Facets of a Muse

Examining the guiding genius of writers everywhere

Thinking outside your mindset #revising


One of the things often recommended to writers of all levels (well, okay, maybe not William Kent Kreuger, Nora Roberts, or Stephen King level) is to find a critique group. My Writing Sisters are a great example of a critique group, and when we get together every summer for our reunion retreat, we critique and offer constructive feedback to each for whatever project someone is working on.

That’s once a year. We used to hold monthly critique meetings, but we’re all at the stage now that when we would like help with something, we can ask the group, and we’ll have a virtual critique session when we do our monthly Zoom chats.

I was fortunate enough to come across another mystery writer, whom I’d never met, who put out a request for writers interested in a suspense critique group. It turns out the author is in Madison, WI. Another writer who expressed interest in joining is from Duluth! AND she has the same publisher I do. Talk about small world!

Anyway, we’ve been meeting about once a month for a little over a year, and wow, I feel so fortunate. One of our members has insight into writing that reminds me of my writing teacher. The other member is as of yet unpublished. Every time we meet, I always learn something, which is awesome.

Critique groups can be tricky. Finding one that is at a level that will be helpful to you at your level (that is, an accomplished writer vs a beginner) can be hit and miss. Finding one in which all the writers don’t hesitate to give advice or make observations that can be blunt, but nice about it, is even trickier.

Our suspense critique group hits those notes. Score! Each of my fellow writers offers great insights and feedback, and I learn something each time, even when it’s not my month for a critique.

So this month one of the other writers in the group was on the critique block. She’s writing the second book in an unpublished series; she’s got a great story started (we only exchange up to 5k words at a time), and great characters, and great writing, but there was too much stuff in the first few chapters that really didn’t move the story toward the mystery. I noticed it, but I couldn’t really put my finger on just what felt “off” about it.

Then our other member asked a question: Why does this have to be the second book in the series?


That was it. Once she asked that question, the writer under critique, who’s been struggling with the story, said she’d always thought of the book as the second one in the series.

So the next question was: Why?

I know I’m not the only writer out there who comes up with a brilliant story in their head, and gets things lined up a certain way, but when you start to write it, something about it makes it more of a struggle to write than it should be. And so often a writer keeps pushing in the same direction, even though somewhere deep down they know there’s something not quite right with it.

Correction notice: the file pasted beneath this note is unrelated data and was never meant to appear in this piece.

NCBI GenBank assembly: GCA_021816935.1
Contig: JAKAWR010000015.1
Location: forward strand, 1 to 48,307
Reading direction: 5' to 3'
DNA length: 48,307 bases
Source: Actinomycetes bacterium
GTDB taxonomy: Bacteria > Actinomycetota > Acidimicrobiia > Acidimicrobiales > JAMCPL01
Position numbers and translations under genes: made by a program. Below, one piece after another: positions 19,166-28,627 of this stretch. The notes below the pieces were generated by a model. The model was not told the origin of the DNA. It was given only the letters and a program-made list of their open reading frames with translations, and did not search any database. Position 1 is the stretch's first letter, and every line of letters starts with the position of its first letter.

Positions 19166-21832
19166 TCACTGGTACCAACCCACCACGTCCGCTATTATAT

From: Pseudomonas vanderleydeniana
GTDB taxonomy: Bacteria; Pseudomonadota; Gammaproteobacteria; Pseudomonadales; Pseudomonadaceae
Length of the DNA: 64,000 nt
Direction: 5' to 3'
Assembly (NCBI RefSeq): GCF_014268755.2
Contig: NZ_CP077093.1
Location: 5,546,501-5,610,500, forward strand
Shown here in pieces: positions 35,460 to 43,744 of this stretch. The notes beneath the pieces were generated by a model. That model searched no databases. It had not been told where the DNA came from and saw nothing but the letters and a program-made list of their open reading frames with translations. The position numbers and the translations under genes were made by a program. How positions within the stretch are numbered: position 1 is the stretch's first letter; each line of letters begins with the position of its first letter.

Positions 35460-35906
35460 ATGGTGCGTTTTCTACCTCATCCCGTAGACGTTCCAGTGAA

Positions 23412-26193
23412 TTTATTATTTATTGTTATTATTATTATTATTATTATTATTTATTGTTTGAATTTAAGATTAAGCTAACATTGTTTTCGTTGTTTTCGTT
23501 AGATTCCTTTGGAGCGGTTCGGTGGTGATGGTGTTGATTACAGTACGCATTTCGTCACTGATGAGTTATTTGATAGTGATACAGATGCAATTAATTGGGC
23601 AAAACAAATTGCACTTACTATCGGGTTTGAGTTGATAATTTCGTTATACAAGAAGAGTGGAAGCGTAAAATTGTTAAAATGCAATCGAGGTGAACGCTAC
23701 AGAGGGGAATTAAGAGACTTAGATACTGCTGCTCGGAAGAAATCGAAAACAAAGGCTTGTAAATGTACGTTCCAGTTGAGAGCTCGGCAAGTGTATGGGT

Ultimately, the question was the right one to ask, because as we discussed it, if the book was, say, the first of the series, the writer wouldn’t have to try to cram a bunch of backstory into the first few chapters. The writer truly appreciated the question, and that idea, that the book could be the first of the series, opened her to a possibility she hadn’t considered since she’d always thought of the book as the second in a series.

It’s almost like, “Hey, you can color outside the lines. It’s okay, and that might even add to the awesomeness of the picture.”

So, bottom line, critique groups are a great way to look at your work from different directions, and maybe even a direction you hadn’t even realized was there.

I turned in my homework this week, so I’m just waiting for the professor to get back to me. Until then I’m digging into my latest round of revision. It’ll be good to get Book 2 refined and back to my agent so I can work on my police procedural.

Happy writing!


Author: Julie Holmes, author

A fiction writer since elementary school (many years ago), and NaNoWriMo annual participant for over a decade, I have been published in small press magazines such as "Fighting Chance" and "The Galactic Citizen". I write adult mystery with a touch of romance, mystery with extrasensory elements, contemporary fantasy, and epic fantasy, and I'm represented by the fabulous Cynthia Zigmund of Second City Publishing Services. My debut novel, "Murder in Plane Sight", has been released by Camel Press (an imprint of Coffeetown Press/Epicenter Press). In real life, I am a technical writer and empty-nester with a wonderful hubby, one cat (what writer doesn't have cats??), one dog, five chickens, and more chipmunks, squirrels, and rabbits than any garden should have to deal with. My garden, our hobby farm, and Nature's annual seasons are some of my muses.

5 thoughts on “Thinking outside your mindset #revising

  1. I’m really glad you’ve gotten so much from working with your critique group, Julie. Sometimes another person can have a really helpful idea that you hadn’t thought of, and that can do wonders. You can do the same for others, and that’s the whole point. Writing can feel like a solitary pursuit, but it really isn’t!

    Liked by 1 person

  2. You are blessed to have such a great group, and now to discover even more good people to help each other out. I’ve always been intimidated by the idea, but you clearly hit the jackpot!

    Hello, beautiful Zoey. A quiet, demure, meow to you.

    Liked by 1 person

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